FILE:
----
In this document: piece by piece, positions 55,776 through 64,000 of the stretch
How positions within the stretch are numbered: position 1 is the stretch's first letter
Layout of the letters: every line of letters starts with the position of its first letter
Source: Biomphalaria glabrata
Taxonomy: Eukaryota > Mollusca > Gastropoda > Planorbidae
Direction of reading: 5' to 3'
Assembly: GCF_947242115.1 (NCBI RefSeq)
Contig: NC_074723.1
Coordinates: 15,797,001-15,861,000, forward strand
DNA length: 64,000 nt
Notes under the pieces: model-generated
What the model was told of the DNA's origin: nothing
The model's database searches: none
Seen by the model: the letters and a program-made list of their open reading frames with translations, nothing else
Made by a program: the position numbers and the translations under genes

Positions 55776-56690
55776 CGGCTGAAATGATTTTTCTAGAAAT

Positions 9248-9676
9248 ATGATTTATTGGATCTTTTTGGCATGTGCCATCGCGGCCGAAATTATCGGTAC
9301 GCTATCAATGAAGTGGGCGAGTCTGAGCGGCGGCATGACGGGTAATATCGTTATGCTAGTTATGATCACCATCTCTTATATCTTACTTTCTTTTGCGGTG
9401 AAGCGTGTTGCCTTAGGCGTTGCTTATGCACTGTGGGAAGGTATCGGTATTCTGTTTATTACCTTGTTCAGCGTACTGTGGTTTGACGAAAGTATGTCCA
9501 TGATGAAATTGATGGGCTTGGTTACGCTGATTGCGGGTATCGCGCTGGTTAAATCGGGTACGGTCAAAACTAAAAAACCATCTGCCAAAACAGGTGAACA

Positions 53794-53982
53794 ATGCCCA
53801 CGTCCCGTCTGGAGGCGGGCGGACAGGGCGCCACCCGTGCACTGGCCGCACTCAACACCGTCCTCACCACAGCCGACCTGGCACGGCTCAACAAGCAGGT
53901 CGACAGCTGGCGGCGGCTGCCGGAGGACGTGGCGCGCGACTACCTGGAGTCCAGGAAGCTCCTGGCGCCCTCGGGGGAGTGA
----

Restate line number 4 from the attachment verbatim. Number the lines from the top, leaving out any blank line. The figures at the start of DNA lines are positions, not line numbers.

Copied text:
Source: Biomphalaria glabrata